Summary (Masterplots, Fourth Edition)
One spring night a railway train speeds across Russia. In one of the cars a sprightly conversation about the place of women, both in public and in the home, is in progress among a group of aristocrats. One of the listeners finally breaks into the conversation with the statement that Russians marry only for sexual reasons and that marriage is a hell for most of them unless they, like himself, secure release by killing the other party to the marriage. With that remark he leaves the group and retires to his own seat in the car. Later on, he tells his story to his seat companion.
His name was Pozdnishef, and he is a landed proprietor. As a young man, he learned many vices, but he always kept his relationships with women on a monetary basis, so that he would have no moral responsibility for the unfortunates with whom he came in contact. His early life taught him that people of his class did not respect sex. The men viewed women only in terms of pleasure. The women sanctioned such thoughts by openly marrying men who became libertines; the older people allowed their daughters to be married to men whose habits were known to be of a shameful nature.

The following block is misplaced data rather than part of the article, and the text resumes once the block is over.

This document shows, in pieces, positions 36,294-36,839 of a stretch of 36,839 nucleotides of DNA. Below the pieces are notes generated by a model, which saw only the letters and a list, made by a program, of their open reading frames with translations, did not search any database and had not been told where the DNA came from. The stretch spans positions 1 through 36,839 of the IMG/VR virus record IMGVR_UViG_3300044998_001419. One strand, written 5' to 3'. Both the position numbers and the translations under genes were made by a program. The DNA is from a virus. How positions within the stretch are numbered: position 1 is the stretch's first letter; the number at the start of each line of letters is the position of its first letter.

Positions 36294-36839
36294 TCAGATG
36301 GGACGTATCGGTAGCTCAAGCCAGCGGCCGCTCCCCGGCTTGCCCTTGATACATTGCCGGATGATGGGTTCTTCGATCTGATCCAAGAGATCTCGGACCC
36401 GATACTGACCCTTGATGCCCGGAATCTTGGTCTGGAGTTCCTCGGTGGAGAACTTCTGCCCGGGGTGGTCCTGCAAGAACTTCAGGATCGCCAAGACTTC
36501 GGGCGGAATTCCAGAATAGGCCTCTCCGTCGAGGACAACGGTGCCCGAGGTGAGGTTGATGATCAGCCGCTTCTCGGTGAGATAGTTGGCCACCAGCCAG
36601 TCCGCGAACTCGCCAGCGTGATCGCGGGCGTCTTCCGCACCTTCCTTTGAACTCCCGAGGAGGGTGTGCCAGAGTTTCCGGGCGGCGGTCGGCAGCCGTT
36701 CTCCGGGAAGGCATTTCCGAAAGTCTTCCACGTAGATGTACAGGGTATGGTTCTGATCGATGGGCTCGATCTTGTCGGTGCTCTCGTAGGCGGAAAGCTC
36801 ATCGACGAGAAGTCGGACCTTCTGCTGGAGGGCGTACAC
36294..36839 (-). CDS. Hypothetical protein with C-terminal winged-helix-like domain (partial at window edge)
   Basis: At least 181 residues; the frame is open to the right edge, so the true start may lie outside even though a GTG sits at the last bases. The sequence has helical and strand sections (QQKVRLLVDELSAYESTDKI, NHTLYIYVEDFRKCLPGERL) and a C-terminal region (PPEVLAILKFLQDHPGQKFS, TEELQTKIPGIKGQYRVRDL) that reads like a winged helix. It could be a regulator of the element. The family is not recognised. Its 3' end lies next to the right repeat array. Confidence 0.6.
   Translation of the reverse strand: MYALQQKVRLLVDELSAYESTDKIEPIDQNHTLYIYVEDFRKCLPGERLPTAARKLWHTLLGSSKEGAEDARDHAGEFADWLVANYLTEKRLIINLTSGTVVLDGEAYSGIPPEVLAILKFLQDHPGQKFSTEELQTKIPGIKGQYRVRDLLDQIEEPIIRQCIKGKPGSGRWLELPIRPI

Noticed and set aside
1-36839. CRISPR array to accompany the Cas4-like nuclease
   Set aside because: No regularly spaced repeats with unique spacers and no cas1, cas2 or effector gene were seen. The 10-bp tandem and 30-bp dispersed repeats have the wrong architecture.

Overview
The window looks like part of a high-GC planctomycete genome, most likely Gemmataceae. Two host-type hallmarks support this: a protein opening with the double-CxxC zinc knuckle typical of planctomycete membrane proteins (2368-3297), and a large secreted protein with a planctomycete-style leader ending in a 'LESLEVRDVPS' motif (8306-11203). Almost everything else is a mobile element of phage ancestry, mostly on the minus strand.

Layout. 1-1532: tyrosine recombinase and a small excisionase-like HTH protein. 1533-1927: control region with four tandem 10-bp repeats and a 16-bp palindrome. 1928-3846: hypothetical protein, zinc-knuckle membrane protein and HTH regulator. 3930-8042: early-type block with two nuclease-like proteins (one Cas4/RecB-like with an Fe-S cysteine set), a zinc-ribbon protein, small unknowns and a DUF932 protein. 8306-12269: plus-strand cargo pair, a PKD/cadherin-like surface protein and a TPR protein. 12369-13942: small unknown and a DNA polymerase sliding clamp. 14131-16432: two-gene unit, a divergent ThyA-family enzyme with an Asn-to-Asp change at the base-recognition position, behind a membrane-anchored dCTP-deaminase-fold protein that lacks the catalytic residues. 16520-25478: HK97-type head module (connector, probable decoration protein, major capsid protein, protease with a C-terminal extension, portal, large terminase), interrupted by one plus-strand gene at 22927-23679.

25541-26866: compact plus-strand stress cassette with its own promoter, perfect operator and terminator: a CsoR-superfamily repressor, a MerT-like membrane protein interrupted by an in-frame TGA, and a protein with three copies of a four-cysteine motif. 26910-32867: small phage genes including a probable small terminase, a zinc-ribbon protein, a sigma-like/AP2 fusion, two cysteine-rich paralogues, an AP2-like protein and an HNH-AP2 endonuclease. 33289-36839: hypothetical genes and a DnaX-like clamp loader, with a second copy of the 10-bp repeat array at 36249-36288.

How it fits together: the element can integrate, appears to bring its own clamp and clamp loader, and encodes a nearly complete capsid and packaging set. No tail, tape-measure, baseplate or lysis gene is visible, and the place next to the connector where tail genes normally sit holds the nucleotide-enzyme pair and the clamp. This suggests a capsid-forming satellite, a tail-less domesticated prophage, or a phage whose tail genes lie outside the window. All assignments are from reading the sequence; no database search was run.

At the age of thirty, Pozdnishef fell in love with a beautiful woman of his own class, the daughter of an impoverished landowner in Penza. During his engagement he was disturbed because she and he had so little about which to converse when they were left alone. They would say one sentence to each other and...
(The entire section is 1126 words.)
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